The magnitude of the fires was so great that it devastated larger areas than Costa Rica, or Denmark and the Netherlands together. In New South Wales alone, more than four million hectares were burned, a figure that exceeds the fires that occurred in 2018 in California of 1.8 million hectares, and recently those in the Amazon in 2020, equivalent to 900 thousand hectares.
Scientists affirm that the main cause of the fires in Australia is due to global warming, which in 2019 marked a record temperature, with an average of 41.9 ºC and peaks close to 50 ºC.
In 2007 the World Wide Fund for Nature (WWF) reported on the impact of clearing and deforestation in the Australian state of New South Wales.
The warm environment prepares the ground for large fires year after year. The extreme drought, due to the high temperatures, make the vegetation the ideal fuel for the most varied starters of fires. Among these, electrical storms and power lines are the most frequent.
The fires in Australia, between 2019 and 2020, were a succession of ignitions that developed in large territories of the country, between June 2019 and May 2020. According to Wikipedia, the fires devastated about ten million hectares, destroyed more than 2,500 buildings, and caused nearly thirty casualties, in one of the worst fire seasons ever recorded, although the 1974-1975 fires consumed 117,000,000 hectares. An estimated 1 billion animals were affected by the fires. The figure does not include insects or other invertebrates vital to forests.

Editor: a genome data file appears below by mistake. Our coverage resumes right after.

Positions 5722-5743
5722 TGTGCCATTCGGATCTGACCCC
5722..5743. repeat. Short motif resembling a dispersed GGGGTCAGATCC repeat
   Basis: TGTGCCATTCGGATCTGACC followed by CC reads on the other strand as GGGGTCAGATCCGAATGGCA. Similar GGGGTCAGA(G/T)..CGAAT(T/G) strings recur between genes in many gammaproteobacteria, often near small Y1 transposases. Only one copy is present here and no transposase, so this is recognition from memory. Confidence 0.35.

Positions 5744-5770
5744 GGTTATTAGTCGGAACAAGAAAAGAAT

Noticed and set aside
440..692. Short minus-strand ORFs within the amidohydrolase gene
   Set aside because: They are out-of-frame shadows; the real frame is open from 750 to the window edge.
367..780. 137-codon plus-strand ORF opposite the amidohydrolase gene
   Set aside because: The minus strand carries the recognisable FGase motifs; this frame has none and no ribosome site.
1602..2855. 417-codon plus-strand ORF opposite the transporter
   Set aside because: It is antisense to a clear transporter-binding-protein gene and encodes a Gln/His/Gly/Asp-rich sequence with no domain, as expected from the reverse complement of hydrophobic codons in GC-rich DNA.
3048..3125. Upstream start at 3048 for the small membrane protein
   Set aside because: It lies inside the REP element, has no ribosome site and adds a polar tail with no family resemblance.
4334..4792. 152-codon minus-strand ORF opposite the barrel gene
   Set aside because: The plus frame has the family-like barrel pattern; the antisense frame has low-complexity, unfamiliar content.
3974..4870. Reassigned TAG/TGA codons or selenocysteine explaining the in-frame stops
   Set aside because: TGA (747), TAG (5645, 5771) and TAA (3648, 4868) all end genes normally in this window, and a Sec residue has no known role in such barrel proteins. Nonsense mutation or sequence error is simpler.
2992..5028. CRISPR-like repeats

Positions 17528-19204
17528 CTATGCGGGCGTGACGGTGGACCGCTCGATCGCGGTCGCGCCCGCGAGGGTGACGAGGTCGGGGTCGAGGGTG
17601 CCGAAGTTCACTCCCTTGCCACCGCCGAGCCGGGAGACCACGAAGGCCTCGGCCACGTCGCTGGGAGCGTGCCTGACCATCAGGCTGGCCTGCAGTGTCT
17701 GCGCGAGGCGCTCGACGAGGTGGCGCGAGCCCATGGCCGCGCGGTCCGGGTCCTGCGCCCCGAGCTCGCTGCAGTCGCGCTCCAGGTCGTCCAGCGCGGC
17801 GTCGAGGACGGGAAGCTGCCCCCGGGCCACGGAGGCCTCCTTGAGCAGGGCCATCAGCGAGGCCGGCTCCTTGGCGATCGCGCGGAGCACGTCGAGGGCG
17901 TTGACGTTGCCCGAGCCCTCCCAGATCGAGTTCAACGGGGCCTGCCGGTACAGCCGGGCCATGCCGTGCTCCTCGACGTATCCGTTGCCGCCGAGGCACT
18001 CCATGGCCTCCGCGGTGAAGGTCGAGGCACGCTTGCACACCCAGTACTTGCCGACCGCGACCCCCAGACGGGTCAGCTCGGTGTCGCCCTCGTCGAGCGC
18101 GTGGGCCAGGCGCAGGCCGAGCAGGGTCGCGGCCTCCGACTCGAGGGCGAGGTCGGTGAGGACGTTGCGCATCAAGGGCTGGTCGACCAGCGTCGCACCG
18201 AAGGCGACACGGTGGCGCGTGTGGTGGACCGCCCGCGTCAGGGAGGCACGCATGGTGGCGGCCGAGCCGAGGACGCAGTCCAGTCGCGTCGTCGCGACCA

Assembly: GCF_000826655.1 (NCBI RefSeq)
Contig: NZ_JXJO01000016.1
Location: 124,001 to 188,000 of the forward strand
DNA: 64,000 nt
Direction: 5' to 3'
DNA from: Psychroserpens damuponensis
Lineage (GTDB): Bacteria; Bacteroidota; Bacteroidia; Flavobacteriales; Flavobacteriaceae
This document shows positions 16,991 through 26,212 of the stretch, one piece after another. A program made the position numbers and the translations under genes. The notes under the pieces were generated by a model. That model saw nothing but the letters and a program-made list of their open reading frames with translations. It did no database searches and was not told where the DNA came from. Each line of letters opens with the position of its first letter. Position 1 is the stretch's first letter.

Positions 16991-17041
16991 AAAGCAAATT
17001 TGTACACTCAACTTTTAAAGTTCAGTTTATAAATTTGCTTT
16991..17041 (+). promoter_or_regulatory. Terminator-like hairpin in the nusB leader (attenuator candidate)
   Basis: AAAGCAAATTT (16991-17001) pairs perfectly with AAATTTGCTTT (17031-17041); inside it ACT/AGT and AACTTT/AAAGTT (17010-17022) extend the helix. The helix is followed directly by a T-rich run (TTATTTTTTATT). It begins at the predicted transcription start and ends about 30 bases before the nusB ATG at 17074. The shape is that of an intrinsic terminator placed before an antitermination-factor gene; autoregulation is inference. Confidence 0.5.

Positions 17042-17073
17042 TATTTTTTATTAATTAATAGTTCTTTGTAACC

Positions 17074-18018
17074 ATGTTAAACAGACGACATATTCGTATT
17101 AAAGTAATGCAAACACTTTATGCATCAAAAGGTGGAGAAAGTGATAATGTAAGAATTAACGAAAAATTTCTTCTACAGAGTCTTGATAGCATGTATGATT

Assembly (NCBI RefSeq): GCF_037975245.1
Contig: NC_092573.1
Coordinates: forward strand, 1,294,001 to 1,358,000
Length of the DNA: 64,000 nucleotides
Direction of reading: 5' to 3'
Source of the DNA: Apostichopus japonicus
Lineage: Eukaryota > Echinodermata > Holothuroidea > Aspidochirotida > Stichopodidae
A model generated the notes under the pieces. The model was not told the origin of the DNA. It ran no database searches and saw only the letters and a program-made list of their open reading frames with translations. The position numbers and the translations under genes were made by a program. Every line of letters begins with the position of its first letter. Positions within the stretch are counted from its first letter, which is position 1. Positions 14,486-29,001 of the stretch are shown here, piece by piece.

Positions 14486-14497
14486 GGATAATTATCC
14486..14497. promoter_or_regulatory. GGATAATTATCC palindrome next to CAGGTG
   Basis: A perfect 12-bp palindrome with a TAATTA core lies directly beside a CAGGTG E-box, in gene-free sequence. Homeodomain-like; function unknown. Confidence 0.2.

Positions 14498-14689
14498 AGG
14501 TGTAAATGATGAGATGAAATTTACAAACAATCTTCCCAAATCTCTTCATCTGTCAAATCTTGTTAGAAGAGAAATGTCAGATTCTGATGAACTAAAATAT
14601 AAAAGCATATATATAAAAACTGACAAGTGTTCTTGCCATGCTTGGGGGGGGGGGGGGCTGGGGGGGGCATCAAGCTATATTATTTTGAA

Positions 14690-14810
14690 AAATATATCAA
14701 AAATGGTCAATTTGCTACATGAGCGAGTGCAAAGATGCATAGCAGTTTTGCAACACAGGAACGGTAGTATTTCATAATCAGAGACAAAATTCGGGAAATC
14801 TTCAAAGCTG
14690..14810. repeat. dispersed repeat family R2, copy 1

Brazil and its intentional fires
After the devastating fires in the Brazilian Amazon made headlines around the world for long weeks over the past year, alarms have now been sounded again. In July 2020, 6,803 fires were registered against 5,318 in July 2019, an increase of 28%, as reported by the National Space Institute of Brazil. All this aggravated by the coronavirus, which has diverted attention from what is happening in the Amazon.